In a nutshell, 'Shadow IT' describes technology solutions used within companies which have not been vetted or authorised according to approved procurement channels and procedures.
It may sound ominous, but the reality is that if we each take a good look at ourselves it's quite likely that we are all doing it too.
Examples of such practices include the use of devices connected to the corporate network (mobile phones, tablets, USB drive) with the capacity to use/copy data, the installation of software applications such as Dropbox or other free cloud storage. It can also include the use of Software As a Service and even social media sites that can import an entire contact database. Installing a free app on a smartphone that has access to corporate emails and contact databases would fall in that category.
All of these are widely available to all of us: whether free or with the use of a credit card for a small fee of $30.99 per month – voila.
Why does it exist?
The practice isn't necessarily out of malice and in fact started with employees and business divisions' desire to use certain hardware or software to address a problem rapidly without having to deal with the red tape. However with the increasing availability and affordability of technology and cloud-based solutions, the phenomenon has snowballed to significant proportions.
While it would be easy to assume business users are the most likely culprits, a study done for McAfee by Stratecast in 2013 reported that IT staff were just as guilty.
Irrespective of the intentions, the risks are not trivial. There are the obvious ones such as corporate data being at risk of being stolen or accessed by unauthorised sources, viruses and phishing software sneaking their way into the corporate network.
There could also be a lack of data backup, especially with cloud-based applications. It's quite likely that the buyer didn't check how/when and where backups were conducted, what Service Levels Agreements are applied or if there is an Escrow in place.
What would happen if that provider was to be attacked by a DDoS (distributed denial of service), what would be the consequences to the business, to the customers? What would happen if the provider was to go out of business altogether?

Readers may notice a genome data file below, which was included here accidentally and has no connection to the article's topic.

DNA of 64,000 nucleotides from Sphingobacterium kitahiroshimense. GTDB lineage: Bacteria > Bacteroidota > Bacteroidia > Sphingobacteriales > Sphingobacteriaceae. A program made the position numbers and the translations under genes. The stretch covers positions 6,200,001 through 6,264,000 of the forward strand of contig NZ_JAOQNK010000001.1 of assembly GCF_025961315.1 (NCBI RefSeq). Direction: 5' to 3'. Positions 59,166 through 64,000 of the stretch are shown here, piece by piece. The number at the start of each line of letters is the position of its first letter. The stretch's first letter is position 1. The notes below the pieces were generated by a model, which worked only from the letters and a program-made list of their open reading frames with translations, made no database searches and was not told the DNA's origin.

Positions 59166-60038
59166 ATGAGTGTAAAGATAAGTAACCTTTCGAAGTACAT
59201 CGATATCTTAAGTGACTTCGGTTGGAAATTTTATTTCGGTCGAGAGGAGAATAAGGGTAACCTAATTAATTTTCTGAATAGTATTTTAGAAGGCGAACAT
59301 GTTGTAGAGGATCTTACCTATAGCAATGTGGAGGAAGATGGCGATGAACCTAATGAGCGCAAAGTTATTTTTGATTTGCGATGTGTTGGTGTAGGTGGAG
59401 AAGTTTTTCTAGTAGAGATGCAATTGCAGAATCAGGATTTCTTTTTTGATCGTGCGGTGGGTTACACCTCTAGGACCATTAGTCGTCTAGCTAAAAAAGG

There could be risk associated with customers' information being uploaded into a cloud-based application for marketing purposes, potentially putting at risk that data. This could not only happen if there was a breach of security but also if the "Chinese walls" between customer records were weak.
There also are less obvious risks, such as an unplanned increased use of the corporate bandwidth impacting speed and ultimately, staff productivity. Time can also be wasted through inconsistencies in the way data is manipulated, especially if not all parties concerned have access to that "shadow application" they might have to re-work things.
Equally, there is the risk of wasting funds, if there is duplication or overlapping of different applications.
Ultimately, it can also lead to a bigger burden that could potentially reduce or delay the enhancements the IT department is bringing in by adding silos of data and layers of complication that were unknown and unplanned for.
How to deal with it
Shadow IT is coming into the limelight for all of the above reasons. There is a slow but gradual admission of guilt across the board and recognition that it is a phenomenon that cannot be stopped.
Given the risks (as well as the benefits), could it be time to open the hailing frequencies and start the dialogue between IT and the users?
Some steps could include:
- Educating everyone about the risk and exposure especially those related to data privacy and compliance and what the consequences for the organisation and customers could be.
- Equipping people with what they need to look for and do as part of their due diligence before downloading that free app or subscribing to that online service. Some of it might be common sense but other aspect less obvious, yet everyone needs to have internet hygiene. This should be part of the BYOD and SaaS policy, but such policies needs to be clear and simple enough for everyone to understand, remember and apply.
- Do a stock-take of those "shadow" pieces of hardware and software and put a seal of approval on the acceptable ones rather than ban them altogether but with whatever caveats and security that are needed.
- Finally, create an environment of trust and collaboration to avoid alienating people or creating fear as that is more likely to lead to further delinquent and secretive behaviour. Set up a "helpdesk" or go-to person for advice and recommendations for people to come to without fear of reprimand or push back.
Common sense needs to prevail, practicalities and benefits needs to be weighed against risk, but ultimately, it is trust and collaboration that are needed.
The elephant is in the room, and it isn't leaving.